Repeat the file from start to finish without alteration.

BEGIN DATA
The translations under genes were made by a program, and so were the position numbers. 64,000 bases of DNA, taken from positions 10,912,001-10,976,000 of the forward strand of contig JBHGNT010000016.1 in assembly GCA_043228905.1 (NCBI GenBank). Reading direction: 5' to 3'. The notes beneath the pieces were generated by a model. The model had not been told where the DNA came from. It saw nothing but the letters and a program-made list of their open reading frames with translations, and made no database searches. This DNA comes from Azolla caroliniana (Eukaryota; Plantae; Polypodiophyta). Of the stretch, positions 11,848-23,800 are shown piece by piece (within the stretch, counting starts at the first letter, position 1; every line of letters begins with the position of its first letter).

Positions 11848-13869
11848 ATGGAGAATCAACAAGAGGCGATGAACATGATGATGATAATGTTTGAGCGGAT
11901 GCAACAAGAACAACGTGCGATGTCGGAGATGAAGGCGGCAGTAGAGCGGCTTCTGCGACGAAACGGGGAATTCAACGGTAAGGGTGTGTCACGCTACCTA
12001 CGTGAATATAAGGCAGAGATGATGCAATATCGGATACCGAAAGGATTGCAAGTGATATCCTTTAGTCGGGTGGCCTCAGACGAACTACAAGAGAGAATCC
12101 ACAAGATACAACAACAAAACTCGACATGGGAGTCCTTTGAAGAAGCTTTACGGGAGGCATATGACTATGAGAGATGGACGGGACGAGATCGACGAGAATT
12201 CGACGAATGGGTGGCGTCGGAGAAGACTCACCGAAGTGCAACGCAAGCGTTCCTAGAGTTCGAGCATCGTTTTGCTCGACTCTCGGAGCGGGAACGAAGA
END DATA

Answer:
The translations under genes were made by a program, and so were the position numbers. 64,000 bases of DNA, taken from positions 10,912,001-10,976,000 of the forward strand of contig JBHGNT010000016.1 in assembly GCA_043228905.1 (NCBI GenBank). Reading direction: 5' to 3'. The notes beneath the pieces were generated by a model. The model had not been told where the DNA came from. It saw nothing but the letters and a program-made list of their open reading frames with translations, and made no database searches. This DNA comes from Azolla caroliniana (Eukaryota; Plantae; Polypodiophyta). Of the stretch, positions 11,848-23,800 are shown piece by piece (within the stretch, counting starts at the first letter, position 1; every line of letters begins with the position of its first letter).

Positions 11848-13869
11848 ATGGAGAATCAACAAGAGGCGATGAACATGATGATGATAATGTTTGAGCGGAT
11901 GCAACAAGAACAACGTGCGATGTCGGAGATGAAGGCGGCAGTAGAGCGGCTTCTGCGACGAAACGGGGAATTCAACGGTAAGGGTGTGTCACGCTACCTA
12001 CGTGAATATAAGGCAGAGATGATGCAATATCGGATACCGAAAGGATTGCAAGTGATATCCTTTAGTCGGGTGGCCTCAGACGAACTACAAGAGAGAATCC
12101 ACAAGATACAACAACAAAACTCGACATGGGAGTCCTTTGAAGAAGCTTTACGGGAGGCATATGACTATGAGAGATGGACGGGACGAGATCGACGAGAATT
12201 CGACGAATGGGTGGCGTCGGAGAAGACTCACCGAAGTGCAACGCAAGCGTTCCTAGAGTTCGAGCATCGTTTTGCTCGACTCTCGGAGCGGGAACGAAGA